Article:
Abstract and Keywords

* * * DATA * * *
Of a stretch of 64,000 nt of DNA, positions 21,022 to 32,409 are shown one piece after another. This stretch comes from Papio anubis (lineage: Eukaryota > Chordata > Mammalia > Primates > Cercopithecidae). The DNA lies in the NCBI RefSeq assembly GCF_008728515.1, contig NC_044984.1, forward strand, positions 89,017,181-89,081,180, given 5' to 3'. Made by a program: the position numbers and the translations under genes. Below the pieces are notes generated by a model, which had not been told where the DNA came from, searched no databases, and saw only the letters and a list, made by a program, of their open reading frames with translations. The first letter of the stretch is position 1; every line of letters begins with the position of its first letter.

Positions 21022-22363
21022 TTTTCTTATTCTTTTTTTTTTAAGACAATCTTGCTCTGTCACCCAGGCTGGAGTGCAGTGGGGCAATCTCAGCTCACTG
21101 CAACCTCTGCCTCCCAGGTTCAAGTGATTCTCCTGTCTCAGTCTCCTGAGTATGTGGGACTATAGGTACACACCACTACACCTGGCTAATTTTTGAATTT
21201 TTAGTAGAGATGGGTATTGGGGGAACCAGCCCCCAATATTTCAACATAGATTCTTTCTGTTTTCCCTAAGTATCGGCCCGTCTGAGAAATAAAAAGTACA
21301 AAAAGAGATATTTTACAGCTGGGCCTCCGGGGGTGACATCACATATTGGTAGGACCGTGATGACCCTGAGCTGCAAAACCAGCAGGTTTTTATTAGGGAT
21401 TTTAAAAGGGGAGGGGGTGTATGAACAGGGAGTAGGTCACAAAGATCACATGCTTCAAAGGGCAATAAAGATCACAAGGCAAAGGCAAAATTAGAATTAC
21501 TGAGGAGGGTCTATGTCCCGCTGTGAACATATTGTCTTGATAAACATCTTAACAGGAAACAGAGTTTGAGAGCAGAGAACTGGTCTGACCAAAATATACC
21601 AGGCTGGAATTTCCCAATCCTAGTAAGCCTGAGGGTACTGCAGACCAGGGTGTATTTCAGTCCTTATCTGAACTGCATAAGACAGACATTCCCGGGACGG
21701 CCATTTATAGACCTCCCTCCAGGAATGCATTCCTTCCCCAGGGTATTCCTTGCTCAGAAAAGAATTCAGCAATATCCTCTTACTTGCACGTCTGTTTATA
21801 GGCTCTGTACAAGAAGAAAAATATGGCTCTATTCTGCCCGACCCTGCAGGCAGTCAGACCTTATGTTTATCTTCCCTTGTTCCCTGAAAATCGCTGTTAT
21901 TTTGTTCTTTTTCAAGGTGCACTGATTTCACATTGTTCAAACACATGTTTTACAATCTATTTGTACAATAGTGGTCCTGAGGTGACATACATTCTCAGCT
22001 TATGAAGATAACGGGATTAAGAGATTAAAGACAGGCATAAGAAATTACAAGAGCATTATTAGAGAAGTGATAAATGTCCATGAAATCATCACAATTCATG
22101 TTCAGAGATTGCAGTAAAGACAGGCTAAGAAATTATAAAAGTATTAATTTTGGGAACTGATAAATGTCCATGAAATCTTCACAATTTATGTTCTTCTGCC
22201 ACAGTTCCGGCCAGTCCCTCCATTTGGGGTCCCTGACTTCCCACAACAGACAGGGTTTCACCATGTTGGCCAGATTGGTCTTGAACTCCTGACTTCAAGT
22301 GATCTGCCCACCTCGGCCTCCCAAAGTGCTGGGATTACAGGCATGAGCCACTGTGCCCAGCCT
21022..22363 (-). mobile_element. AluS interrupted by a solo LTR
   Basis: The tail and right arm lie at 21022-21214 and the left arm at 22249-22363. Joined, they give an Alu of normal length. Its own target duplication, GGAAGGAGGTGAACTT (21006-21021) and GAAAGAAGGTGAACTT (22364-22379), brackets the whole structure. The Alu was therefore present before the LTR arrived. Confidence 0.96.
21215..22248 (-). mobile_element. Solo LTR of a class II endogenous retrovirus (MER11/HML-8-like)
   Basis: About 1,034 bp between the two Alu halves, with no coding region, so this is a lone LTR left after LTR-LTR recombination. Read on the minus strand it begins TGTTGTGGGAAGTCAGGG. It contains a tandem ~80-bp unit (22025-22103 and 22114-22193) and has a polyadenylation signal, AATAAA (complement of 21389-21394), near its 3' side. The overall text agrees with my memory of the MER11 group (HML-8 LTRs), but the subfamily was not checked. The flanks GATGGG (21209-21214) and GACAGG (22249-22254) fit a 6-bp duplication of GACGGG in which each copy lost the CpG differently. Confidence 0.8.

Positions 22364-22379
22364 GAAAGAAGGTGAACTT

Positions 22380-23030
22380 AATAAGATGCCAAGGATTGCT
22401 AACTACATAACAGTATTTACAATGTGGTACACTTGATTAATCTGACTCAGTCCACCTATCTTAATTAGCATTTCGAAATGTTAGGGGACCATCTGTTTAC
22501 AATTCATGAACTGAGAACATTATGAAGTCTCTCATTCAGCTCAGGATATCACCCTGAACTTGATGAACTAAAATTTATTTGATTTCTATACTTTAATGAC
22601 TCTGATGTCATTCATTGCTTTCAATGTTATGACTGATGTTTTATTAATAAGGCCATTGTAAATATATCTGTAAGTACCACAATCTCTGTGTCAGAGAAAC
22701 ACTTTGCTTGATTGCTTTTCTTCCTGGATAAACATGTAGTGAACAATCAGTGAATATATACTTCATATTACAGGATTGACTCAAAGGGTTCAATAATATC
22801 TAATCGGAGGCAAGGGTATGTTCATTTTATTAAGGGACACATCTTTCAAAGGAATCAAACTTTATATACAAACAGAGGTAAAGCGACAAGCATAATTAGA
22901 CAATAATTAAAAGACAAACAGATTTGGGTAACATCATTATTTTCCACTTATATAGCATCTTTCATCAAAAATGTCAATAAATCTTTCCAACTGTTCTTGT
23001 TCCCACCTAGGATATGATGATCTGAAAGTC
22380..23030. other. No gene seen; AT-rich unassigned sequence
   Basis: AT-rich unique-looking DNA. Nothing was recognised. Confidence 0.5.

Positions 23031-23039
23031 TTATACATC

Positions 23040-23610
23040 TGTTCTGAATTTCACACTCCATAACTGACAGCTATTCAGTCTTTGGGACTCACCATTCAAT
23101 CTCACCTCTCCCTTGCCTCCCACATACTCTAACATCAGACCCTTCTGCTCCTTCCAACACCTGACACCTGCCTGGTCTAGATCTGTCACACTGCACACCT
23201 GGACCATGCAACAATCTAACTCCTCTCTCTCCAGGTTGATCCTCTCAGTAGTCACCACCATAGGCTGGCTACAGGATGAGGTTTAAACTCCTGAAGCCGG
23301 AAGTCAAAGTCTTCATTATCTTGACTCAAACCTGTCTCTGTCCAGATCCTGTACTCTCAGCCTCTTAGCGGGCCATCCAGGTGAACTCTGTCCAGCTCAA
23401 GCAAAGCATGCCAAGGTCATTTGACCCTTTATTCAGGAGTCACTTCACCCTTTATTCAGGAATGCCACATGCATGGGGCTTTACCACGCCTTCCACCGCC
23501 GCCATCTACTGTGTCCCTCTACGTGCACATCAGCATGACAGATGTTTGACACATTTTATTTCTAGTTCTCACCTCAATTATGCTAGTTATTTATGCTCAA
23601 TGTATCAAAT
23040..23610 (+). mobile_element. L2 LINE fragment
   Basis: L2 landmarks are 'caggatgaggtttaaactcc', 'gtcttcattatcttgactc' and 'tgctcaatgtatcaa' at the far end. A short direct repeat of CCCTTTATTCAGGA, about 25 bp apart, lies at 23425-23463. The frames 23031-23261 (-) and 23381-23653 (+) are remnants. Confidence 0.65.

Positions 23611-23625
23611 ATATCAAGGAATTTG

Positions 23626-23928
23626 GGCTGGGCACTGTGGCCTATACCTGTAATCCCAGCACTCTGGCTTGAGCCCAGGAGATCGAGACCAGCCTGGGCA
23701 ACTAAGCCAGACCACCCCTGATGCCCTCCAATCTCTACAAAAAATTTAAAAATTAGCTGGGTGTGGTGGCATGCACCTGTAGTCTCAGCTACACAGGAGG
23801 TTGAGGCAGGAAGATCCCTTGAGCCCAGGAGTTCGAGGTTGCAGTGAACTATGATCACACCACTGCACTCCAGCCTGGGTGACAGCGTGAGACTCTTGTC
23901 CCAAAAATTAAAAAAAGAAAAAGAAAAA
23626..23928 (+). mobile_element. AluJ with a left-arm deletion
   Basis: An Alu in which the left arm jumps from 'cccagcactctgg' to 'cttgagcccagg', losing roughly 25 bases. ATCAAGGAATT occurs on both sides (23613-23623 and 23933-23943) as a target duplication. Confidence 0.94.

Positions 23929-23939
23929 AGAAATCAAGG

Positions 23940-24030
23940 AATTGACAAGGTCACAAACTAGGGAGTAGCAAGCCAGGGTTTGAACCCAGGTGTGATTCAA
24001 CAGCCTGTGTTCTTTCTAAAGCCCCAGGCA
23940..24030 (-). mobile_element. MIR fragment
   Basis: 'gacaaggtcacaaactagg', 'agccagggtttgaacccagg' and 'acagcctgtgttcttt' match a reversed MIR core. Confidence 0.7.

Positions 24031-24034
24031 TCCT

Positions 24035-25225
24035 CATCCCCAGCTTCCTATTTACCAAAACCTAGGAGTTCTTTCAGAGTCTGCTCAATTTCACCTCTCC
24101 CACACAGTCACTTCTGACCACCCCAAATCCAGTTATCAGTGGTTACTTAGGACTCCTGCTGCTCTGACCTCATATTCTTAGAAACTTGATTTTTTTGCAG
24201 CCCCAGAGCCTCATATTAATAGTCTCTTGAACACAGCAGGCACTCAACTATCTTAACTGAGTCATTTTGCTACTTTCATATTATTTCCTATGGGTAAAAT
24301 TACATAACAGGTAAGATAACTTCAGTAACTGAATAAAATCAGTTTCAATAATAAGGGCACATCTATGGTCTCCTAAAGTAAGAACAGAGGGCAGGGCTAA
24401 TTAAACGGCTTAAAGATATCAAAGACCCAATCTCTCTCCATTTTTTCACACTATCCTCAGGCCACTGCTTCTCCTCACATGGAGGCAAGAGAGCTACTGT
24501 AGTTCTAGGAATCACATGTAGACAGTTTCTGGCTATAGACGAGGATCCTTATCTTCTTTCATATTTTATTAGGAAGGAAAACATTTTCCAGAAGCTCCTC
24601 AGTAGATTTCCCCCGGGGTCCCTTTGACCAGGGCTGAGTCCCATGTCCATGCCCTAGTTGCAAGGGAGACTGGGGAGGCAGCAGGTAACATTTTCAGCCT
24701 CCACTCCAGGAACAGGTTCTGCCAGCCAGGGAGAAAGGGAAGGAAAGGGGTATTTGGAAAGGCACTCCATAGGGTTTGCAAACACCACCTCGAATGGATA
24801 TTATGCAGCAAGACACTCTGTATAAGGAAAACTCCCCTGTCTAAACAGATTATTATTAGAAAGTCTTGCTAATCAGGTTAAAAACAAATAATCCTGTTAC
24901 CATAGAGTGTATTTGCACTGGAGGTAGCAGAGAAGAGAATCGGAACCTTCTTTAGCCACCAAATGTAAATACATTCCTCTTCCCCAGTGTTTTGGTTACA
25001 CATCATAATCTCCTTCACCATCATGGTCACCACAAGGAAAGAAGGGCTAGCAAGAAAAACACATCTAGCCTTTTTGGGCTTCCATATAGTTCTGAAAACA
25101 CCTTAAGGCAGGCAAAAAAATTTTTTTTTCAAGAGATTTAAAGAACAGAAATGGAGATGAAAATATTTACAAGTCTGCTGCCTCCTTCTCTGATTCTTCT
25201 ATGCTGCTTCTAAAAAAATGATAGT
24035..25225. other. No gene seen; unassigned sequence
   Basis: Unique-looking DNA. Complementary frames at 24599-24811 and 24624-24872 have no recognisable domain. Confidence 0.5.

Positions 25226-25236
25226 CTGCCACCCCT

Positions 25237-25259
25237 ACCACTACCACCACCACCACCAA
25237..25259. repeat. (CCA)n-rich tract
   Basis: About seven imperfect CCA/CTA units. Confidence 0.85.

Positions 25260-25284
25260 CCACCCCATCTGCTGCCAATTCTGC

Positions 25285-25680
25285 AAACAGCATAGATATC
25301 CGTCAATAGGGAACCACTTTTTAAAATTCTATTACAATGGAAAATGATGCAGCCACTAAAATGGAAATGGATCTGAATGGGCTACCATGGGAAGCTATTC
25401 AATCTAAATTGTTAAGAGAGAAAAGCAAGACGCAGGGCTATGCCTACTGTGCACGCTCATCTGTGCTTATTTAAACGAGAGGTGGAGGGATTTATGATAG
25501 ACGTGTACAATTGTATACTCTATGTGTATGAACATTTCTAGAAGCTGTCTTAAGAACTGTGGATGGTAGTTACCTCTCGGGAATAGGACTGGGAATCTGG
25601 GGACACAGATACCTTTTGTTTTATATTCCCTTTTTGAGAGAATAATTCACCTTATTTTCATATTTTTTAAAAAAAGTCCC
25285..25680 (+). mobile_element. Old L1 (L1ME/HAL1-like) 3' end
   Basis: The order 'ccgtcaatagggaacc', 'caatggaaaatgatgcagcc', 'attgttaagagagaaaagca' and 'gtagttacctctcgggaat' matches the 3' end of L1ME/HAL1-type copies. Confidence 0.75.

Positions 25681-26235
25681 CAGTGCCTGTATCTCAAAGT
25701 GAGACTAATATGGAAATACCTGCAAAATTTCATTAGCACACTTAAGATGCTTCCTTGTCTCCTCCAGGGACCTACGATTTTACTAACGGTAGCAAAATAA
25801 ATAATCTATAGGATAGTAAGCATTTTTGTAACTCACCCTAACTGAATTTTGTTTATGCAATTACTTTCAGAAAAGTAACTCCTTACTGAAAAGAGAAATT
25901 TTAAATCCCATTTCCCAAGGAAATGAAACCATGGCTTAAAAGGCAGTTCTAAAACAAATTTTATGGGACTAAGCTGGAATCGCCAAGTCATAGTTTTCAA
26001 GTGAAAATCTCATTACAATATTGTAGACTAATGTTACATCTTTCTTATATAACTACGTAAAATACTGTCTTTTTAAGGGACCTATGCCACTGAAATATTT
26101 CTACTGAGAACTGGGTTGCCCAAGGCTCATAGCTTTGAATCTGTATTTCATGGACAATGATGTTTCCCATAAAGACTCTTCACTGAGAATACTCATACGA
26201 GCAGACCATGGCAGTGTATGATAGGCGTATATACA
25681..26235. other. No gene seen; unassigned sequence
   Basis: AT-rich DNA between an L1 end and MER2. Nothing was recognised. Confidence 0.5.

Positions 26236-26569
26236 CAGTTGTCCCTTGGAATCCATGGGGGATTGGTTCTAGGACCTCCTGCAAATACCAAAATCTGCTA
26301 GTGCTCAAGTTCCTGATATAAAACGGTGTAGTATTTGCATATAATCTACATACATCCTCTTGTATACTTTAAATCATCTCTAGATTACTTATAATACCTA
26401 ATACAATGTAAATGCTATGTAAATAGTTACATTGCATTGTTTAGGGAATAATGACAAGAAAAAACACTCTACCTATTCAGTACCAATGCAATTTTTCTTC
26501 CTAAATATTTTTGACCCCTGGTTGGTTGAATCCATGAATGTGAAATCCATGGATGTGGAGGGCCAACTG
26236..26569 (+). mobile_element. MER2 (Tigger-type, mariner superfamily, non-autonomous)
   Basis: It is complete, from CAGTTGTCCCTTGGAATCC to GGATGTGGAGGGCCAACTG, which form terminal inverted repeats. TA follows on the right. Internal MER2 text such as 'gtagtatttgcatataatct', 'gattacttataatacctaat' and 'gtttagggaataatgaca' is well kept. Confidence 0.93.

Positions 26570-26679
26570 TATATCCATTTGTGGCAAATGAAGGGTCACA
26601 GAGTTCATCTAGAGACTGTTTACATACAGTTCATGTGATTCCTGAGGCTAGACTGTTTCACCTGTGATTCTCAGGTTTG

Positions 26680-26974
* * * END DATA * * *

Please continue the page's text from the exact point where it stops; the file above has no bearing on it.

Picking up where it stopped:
This chapter investigates the structure of the rights and obligations running within human rights treaties as legal instruments designed for the realization of common humanitarian interests. It does so from a legal-positivist point of departure. The chapter first deconstructs the mantra of the so-called ‘objective’ human rights treaty obligations. It then analyses the legal position of the individuals whose rights are consecrated in human rights treaties and identifies these rights as genuine treaty entitlements. This is followed by a concise depiction of the specific legal consequences derived from the characteristics of the treaties, focusing on the hotly debated topic of reservations. The chapter concludes by comparing its views with those expressed in chapter 39 on the topic of sources of international human rights law.
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